David Philips looks at a case study from The Truth & Reconciliation Commission (part 3):
In the last of his three part series for London Grip, the late Professor David Philips analysed a case study from the South African Truth and Reconciliation Commission (TRC), testimony given to the hearings of its Human Rights Violations Committee (HRVC) and Amnesty Committee (AC).  What might it tell us about Truth & Reconciliation?
The Student, the Mother and the Security Policeman: Truth and Reconciliation in the Siphiwo Mtimkhulu case?
Siphiwo Mtimkhulu, Black South African student activist, was detained without trial for five months in 1981. During his detention he was not only beaten up and tortured – particularly by Gideon Nieuwoudt, a notorious member of the Port Elizabeth Security Branch who had been involved in killing Steve Biko in 1977 – but he was also poisoned by thallium which, amongst other things, caused his hair to fall out. When he was finally released, he was confined to a wheelchair. He began to sue the Government for his ill-treatment. This led to his disappearance in 1982.
His mother, Joyce Mtimkhulu, was sure that he had been abducted and murdered by the Security Police. The police denied any involvement, and suggested that he had gone into exile. When the TRC Human Rights Violations hearings began in East London in April 1996, she was scheduled to testify; but Nieuwoudt obtained a court interdict prohibiting her from naming him in her testimony. Eventually, in June 1996, she got her chance to testify. In 1997, Nieuwoudt applied for amnesty for a series of killings, including that of Siphiwo, whose body he had chopped up and thrown into the Fish River.
“I have no idea of what reconciliation is.”
Joyce Mtimkhulu, quoted in Between Joyce and Remembrance (a film by Mark J. Kaplan, 2003)
Siphiwo Mtimkhulu  was a student activist and a leading member of COSAS (Congress of South African Students) in the Eastern Cape from the age of 17. As a result of his activism, he was expelled from two schools, and arrested and detained, more than once, by the Security Police.
On 31st May 1981 he was shot by the police and arrested for participation in a demonstration against Republic Day. The Security Police detained him under Section 6 of the Terrorism Act (1967), and held him in detention without trial for nearly five months.  During his detention, he was interrogated intensely and subjected to various forms of torture – including suffocation, electric shocks, sleep deprivation and being forced to stand on bricks for many hours on end. Prominent among his interrogators was Gideon Nieuwoudt, then a Warrant Officer in the Port Elizabeth Security Branch. Nieuwoudt had been one of the policemen involved in the killing of Steve Biko in detention in 1977, and was to go on in the 1980s to a further horrific record of abductions, killings and torture.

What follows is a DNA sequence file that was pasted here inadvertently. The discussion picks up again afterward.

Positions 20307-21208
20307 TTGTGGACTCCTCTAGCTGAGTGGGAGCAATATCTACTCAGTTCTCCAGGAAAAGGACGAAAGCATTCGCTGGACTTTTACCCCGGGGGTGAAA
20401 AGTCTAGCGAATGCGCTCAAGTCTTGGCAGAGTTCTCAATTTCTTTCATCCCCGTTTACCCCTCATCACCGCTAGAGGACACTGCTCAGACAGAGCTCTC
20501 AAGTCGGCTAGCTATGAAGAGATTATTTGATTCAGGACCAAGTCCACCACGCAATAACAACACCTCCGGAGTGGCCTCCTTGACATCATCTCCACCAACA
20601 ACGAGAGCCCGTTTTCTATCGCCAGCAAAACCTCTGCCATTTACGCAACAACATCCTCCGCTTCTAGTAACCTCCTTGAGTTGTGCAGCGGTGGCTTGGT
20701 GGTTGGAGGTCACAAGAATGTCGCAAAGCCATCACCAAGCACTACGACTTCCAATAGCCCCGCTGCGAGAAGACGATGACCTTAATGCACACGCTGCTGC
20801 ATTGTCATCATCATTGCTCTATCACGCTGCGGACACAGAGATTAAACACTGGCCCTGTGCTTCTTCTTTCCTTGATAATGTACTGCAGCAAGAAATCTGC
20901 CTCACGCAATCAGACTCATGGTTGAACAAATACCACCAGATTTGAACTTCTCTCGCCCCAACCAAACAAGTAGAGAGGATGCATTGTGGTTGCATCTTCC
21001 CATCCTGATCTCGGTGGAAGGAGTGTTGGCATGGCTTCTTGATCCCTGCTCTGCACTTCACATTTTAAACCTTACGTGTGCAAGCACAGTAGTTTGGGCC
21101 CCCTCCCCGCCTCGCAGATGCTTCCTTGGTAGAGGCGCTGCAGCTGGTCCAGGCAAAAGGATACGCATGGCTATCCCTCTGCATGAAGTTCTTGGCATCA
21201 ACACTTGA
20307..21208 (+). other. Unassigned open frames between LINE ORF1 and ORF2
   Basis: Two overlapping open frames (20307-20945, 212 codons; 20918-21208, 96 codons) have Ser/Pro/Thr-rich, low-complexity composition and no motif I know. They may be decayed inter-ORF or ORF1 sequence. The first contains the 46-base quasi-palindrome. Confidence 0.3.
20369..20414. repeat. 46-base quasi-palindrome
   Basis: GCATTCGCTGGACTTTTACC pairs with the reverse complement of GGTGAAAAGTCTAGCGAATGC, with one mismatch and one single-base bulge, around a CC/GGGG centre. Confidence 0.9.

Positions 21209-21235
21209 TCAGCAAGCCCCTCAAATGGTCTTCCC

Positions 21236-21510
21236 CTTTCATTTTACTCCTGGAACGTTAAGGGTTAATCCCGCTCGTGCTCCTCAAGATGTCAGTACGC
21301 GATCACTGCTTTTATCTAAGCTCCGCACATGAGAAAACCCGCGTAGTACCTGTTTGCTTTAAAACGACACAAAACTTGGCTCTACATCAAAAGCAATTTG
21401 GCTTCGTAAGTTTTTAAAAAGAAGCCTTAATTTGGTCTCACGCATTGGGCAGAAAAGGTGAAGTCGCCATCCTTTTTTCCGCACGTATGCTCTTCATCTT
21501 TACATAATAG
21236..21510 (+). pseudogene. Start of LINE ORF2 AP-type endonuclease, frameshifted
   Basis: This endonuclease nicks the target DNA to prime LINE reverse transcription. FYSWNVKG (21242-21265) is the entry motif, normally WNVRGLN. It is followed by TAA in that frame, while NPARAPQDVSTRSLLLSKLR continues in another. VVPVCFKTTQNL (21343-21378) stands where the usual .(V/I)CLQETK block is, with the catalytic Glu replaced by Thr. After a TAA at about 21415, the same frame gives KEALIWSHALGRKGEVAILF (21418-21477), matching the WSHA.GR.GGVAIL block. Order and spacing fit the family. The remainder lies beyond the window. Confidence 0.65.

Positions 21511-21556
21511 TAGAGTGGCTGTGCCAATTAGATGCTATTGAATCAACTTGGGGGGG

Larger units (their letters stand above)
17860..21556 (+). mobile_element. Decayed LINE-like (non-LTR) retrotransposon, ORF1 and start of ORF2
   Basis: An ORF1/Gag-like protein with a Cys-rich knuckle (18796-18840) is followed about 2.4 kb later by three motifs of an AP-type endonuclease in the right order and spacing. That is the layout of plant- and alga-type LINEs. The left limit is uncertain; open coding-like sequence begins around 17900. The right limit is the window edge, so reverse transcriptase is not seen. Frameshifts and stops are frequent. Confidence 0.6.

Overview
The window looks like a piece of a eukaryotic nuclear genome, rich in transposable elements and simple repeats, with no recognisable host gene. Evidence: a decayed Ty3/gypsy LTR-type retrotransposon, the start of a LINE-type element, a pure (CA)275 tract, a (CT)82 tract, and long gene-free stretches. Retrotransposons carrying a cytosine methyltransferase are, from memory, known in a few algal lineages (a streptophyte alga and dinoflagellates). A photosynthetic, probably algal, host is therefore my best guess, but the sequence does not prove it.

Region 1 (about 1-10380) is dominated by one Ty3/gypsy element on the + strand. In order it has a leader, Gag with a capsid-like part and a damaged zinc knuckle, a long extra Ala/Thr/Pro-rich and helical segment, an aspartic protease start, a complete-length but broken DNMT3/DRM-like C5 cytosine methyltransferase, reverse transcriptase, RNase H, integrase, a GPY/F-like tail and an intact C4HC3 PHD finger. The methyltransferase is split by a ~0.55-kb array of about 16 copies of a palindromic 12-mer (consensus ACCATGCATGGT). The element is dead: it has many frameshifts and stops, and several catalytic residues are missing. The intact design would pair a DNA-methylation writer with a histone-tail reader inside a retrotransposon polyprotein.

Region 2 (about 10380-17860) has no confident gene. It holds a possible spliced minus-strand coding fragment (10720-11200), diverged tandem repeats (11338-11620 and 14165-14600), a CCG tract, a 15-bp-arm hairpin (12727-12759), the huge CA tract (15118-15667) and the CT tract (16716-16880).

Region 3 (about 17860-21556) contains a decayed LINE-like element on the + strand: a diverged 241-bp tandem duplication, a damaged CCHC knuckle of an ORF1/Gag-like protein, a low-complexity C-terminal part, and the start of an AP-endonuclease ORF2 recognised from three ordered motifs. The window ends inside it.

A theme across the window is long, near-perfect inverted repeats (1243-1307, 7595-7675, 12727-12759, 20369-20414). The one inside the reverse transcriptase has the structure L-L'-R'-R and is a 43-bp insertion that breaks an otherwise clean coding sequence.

Joyce Mtimkhulu, Siphiwo’s mother, subsequently testified to the TRC that, after his release, Siphiwo told her about his torture at the hands of Nieuwoudt and Captain Roelofse:
Nieuwoudt and Roelofse, according to Siphiwo’s details and information, would take Siphiwo and allow him to take his clothes off. They would chain him and said he must lay on the floor. … Roelofse would also take apparatus or tools to torture him. He would take pipes and the electric wire and he would hit him, flog him on the back severely. And they would always utter some words to him and would say he must speak the truth. They would always say they want documents and I didn’t know what they wanted and Siphiwo would always say he didn’t know what they were talking about. … They would take a towel, this would be a wet towel and they would suffocate you with this towel. They would take you and put you into very cold water in a bath tub, you’ll be taken out and then they would say you are going to speak the truth. … He used to say he would be taken and were taken to the sea. He will be taken there naked and they will go there beyond and would make a braai or enjoy themselves. … He said they would put me on the rocks naked and Roelofse and Nieuwoudt would always say together with Mashekazi Tungata, they would always say to me this is the place where we always get the truth out of you comrades. We always take them and we do everything that we have done to you or that we are still going to do to you, until some of them die. We always torture them until they die. He said he would be put on this rock, he would see that there is no where else that you could go, you would sit, you will be tortured to the extent that you would not know what is happening to you. I was helpless.